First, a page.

US Foreign Policy
Data Tool
CSPA Implementation Tracker

Country Profiles

Monitoring U.S. government efforts to leverage arms sales and military assistance to prevent the recruitment and use of child soldiers
Part of the Child Soldiers Project


Country Profile
Years Listed

Each shaded box corresponds to a year the country appeared on the CSPA list and what types of waivers it received, if any.

Rwanda appeared on the CSPA list in 2013, 2014, and 2016. The U.S. president waived, either in part or in full, CSPA prohibitions against the provision of U.S. arms sales and military assistance to Rwanda for two of the three years it was listed (2014 and 2016, affecting FY2015 and FY2017 arms sales and military assistance), resulting in the provision of more than $1.3 million in arms sales and military assistance over two years.

Specifically, the president has waived nearly $40,000 in Direct Commercial Sales and more than $1.3 million in International Military Education and Training. Due to CSPA prohibitions, the president denied over $489,000 in arms sales to Rwanda, including $1,464 in Direct Commercial Sales and $488,000 in Foreign Military Sales.

According to the U.S. State Department, the Rwandan government reportedly provided support to armed groups that recruited and used child soldiers between 2012 and 2015, including the M23 and Burundian opposition groups. In 2012, Rwandan government officials reportedly provided material support – including weapons and ammunition – to the M23, an armed group operating in the Democratic Republic of the Congo that was known to recruit and use child soldiers in combat and support roles. In 2013, these activities expanded to include the provision of logistical support – including training and reinforcements – by the Rwandan Defense Forces (RDF). There were also reports of the RDF conscripting soldiers into the M23 and forcibly returning deserters to the group between 2012 and 2013. There were no reports of these activities continuing after the M23’s military defeat in November 2013, and Rwanda was subsequently removed from the CSPA list in 2015.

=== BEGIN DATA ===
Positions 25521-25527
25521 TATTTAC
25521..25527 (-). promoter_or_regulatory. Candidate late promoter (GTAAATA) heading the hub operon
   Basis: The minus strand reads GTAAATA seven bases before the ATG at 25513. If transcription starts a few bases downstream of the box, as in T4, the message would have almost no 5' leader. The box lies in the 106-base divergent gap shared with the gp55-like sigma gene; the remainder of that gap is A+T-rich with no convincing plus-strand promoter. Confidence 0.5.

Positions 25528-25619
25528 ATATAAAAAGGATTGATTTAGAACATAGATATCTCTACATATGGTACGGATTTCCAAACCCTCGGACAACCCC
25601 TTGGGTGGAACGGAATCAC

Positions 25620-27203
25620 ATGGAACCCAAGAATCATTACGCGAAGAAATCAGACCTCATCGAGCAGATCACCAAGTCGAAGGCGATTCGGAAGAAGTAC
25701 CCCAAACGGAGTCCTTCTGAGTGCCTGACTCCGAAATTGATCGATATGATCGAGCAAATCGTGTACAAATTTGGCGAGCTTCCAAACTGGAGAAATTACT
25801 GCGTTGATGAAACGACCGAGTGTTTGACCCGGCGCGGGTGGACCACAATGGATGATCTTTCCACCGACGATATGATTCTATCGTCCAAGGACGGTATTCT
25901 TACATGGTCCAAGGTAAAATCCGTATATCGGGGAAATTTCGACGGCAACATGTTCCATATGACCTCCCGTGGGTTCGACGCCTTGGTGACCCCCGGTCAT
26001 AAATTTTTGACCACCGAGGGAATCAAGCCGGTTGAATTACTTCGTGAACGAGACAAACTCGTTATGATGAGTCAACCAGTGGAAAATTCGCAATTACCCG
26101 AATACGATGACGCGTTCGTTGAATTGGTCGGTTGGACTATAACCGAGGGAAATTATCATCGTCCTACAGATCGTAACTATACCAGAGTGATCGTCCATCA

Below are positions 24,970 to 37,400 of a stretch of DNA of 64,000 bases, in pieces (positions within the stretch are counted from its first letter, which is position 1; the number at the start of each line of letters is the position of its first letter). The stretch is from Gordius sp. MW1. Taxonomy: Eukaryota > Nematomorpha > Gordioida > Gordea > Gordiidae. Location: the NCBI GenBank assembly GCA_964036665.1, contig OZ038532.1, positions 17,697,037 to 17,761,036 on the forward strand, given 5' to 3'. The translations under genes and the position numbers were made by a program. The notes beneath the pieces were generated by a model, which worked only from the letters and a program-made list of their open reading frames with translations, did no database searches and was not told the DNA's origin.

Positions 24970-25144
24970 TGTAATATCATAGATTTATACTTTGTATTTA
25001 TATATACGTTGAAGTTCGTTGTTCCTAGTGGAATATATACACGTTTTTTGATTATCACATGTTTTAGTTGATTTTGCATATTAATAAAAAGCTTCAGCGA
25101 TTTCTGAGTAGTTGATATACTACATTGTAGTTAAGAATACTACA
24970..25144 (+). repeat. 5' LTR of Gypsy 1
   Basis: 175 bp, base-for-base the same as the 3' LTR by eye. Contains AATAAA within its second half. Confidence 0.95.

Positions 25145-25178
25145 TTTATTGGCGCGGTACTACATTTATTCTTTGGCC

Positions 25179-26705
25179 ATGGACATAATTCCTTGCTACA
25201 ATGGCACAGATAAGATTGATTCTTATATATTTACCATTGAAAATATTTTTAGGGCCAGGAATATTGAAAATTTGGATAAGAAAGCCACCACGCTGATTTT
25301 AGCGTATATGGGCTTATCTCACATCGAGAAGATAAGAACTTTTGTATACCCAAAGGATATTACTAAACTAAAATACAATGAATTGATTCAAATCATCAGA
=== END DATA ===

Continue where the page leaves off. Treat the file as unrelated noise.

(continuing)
Rwanda reappeared on the 2016 CSPA list following reports that it facilitated or tolerated the recruitment activities of Burundian opposition groups that recruited child soldiers, as well as reports that it provided these groups with training. In 2015, these armed groups recruited Burundian refugees – including at least three children – from a refugee camp in Rwanda for use in their effort to overthrow the Burundian government. Rwandan security forces tasked with protecting the camp reportedly facilitated or tolerated the recruitment activity, including by threatening and physically assaulting those who refused recruitment attempts. Rwandan military personnel also provided weapons training to Burundian recruits, some of whom were children. There were no reports of these activities continuing in 2016, and Rwanda was removed from that year’s CSPA list.

From 2013 to 2016, Rwanda took several steps to prevent the recruitment and use of child solders by government and government-backed forces. For example, the Rwandan government continued its victim protection efforts, including by providing psycho-social support, education, and reintegration services to former child soldiers, in part to prevent their re-recruitment. It passed and implemented a national anti-trafficking action plan in 2014, and increased government spending on anti-trafficking programs the following year. However, the Rwandan government – in addition to supporting armed groups that recruited and used child soldiers – did not allow former M23 child soldiers to reintegrate through its facilities, nor did it investigate credible allegations that Rwandan officials were complicit in child soldier recruitment.

For more information, see the U.S. State Department’s Trafficking in Persons Report and Country Reports on Human Rights Practices.

Total Waived and Prohibited

Since the CSPA took effect.

Rwanda CSPA Country Profile

Explore the Data

Country- and program-level data on the number and type of national interest waivers granted, as well as the amount of arms sales and military assistance waived.

Amounts and Waivers by Program

Amount Waived and Prohibited by Fiscal Year & Program

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